“They’re not in a mode for listening,” said one senior administration official, referring to the American exchanges with Saudi officials over the past two months about the need to get ahead of the protests that have engulfed other Arab states, including two of Saudi Arabia’s neighbors, Bahrain and Yemen. In recent days, Washington has tried to focus on the areas where its strategic interests and those of Saudi Arabia intersect most crucially: counterterrorism, containing Iran and keeping oil flowing.'

UK "extremely concerned" about Bahrain

"Britain is extremely concerned about the escalation of the situation in Bahrain and the declaration of a state of emergency, Foreign Secretary William Hague said on Tuesday."

Non-Bahraini forces in Bahrain

A few people on Nicholas Kristof's facebook page are calling the protesters in Bahrain "pro-Iran terrorists" and are suggesting the protesters are being aided by Iran.

"Down, down with Hamad!"

'Thousands of protesters marched to the Saudi embassy on Tuesday, protesting against the arrival of Saudi troops to help restore calm in the Sunni-ruled kingdom after weeks of protests by the Shi'ite majority.

Carrying Bahraini flags, some 5,000 people marched from Pearl roundabout, the focal point of protests, to the embassy in an upscale area of the capital where streets were otherwise deserted.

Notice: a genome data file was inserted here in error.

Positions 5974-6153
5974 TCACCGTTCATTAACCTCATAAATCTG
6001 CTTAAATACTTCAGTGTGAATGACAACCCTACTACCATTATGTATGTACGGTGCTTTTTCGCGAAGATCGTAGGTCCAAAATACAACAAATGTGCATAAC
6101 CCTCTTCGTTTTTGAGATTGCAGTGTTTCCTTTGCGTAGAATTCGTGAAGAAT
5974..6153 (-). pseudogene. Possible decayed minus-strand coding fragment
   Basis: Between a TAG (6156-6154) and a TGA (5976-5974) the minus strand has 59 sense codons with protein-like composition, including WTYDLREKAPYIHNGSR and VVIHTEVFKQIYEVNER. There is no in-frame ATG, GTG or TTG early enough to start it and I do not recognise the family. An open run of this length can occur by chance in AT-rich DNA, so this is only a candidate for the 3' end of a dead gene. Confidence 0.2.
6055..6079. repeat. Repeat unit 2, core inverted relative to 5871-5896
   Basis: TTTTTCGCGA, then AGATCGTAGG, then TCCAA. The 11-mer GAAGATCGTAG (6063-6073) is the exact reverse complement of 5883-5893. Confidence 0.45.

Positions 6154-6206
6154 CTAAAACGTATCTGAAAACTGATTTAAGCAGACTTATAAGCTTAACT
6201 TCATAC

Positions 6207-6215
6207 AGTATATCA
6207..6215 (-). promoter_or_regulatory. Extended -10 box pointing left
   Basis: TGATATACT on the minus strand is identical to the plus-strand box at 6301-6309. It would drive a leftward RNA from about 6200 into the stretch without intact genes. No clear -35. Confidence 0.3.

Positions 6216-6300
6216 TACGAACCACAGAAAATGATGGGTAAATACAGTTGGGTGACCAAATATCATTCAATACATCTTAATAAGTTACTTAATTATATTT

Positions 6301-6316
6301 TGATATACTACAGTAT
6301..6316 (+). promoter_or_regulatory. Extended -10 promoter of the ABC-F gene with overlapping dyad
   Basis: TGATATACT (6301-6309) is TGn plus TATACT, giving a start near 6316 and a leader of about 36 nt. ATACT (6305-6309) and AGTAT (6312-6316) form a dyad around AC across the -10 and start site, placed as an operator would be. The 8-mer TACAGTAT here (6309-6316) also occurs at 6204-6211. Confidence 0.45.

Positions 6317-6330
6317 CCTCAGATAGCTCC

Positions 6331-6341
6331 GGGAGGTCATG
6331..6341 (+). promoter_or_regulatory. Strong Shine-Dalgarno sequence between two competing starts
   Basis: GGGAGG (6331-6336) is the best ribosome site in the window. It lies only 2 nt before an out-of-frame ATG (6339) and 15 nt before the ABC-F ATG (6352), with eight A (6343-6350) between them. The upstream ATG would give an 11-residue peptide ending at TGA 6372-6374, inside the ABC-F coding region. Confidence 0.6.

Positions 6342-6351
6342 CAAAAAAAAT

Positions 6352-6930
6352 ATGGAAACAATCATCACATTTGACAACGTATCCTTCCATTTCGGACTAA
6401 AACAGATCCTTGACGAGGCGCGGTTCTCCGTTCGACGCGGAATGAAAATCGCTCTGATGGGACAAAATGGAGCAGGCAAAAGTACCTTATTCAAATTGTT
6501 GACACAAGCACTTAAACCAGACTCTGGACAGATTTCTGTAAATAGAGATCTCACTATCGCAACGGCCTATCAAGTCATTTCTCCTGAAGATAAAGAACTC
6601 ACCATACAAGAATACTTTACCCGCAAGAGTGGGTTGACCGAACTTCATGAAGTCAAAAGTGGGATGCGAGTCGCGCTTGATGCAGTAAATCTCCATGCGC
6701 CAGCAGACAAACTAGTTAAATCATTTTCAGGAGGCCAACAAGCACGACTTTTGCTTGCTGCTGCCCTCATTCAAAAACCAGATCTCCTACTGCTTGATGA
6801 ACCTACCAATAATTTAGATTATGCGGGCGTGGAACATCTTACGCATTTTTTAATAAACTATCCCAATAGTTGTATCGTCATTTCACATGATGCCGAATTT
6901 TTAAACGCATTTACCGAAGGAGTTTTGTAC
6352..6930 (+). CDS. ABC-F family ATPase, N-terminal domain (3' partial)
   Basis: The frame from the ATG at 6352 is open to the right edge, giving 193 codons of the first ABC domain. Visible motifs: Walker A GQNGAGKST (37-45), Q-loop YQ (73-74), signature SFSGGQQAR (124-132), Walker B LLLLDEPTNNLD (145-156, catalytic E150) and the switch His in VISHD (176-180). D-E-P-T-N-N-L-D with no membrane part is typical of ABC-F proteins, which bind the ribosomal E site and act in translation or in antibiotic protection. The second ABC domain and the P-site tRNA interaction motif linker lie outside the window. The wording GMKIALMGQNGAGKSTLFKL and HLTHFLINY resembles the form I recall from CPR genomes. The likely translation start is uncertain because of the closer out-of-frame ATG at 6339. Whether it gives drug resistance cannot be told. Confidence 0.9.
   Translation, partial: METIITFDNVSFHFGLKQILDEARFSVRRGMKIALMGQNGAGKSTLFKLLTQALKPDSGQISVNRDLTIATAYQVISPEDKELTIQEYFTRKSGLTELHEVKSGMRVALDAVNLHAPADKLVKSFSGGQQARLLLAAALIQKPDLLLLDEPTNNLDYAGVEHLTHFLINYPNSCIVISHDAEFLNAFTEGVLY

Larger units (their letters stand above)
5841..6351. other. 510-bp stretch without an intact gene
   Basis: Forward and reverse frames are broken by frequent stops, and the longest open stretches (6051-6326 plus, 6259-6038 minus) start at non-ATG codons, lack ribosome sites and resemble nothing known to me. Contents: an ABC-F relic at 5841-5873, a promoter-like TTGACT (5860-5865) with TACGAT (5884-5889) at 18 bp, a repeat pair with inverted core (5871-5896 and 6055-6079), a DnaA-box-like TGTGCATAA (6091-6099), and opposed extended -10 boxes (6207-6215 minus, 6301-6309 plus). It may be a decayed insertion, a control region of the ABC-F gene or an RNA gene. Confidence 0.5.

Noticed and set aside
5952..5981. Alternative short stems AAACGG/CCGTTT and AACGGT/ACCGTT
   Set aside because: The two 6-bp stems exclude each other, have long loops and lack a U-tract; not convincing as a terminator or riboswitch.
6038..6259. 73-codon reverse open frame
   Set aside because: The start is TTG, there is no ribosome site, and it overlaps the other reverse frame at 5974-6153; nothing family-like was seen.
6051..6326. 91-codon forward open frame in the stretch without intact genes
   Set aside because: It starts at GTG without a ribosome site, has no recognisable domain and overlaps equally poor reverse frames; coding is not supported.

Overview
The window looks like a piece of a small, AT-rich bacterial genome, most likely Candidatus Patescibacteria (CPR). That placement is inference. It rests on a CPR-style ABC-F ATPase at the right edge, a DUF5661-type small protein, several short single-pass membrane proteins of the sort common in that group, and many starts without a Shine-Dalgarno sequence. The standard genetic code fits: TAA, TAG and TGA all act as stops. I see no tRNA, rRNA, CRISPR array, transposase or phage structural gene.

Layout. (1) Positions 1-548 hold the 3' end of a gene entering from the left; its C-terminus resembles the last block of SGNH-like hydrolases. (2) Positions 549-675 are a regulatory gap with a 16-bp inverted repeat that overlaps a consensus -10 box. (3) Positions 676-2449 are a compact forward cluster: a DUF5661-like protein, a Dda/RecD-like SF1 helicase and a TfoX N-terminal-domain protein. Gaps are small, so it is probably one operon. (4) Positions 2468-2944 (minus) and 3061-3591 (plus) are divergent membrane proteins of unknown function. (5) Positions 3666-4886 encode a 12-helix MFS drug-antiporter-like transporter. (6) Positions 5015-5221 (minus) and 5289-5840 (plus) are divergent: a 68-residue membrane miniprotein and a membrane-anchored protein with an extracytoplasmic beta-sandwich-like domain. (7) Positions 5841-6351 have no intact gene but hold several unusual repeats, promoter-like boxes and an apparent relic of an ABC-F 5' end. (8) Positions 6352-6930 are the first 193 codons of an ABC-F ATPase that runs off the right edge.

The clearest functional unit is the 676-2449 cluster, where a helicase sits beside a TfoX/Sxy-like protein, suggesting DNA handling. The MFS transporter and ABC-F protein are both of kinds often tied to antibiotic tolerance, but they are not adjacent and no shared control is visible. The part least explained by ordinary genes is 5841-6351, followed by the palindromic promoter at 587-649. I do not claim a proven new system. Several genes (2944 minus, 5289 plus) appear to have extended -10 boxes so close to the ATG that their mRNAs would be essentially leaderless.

"Down, down with Hamad!" the crowds chanted, referring to Bahrain's ruler, King Hamad bin Isa al-Khalifa.

Bahrain declared martial law on Tuesday, a day after Saudi troops rolled across a causeway that joins the neighbors.

Analysts saw the troop movement into Bahrain, home to the U.S. Navy's Fifth Fleet, as a mark of concern in Saudi Arabia that concessions by the country's monarchy could inspire the conservative Sunni-ruled kingdom's own Shi'ite minority.'

Also if you have the stomach, watch: WARNING: Graphic video. Absolutely disgusting. DOWN with Hamad!!

Monday, March 14, 2011

US tax breaks for oil companies decades old

From a July 2010 NYT article about tax breaks for oil companies: "Some of the tax breaks date back nearly a century, when they were intended to encourage exploration in an era of rudimentary technology, when costly investments frequently produced only dry holes. Because of one lingering provision from the Tariff Act of 1913, many small and midsize oil companies based in the United States can claim deductions for the lost value of tapped oil fields far beyond the amount the companies actually paid for the oil rights."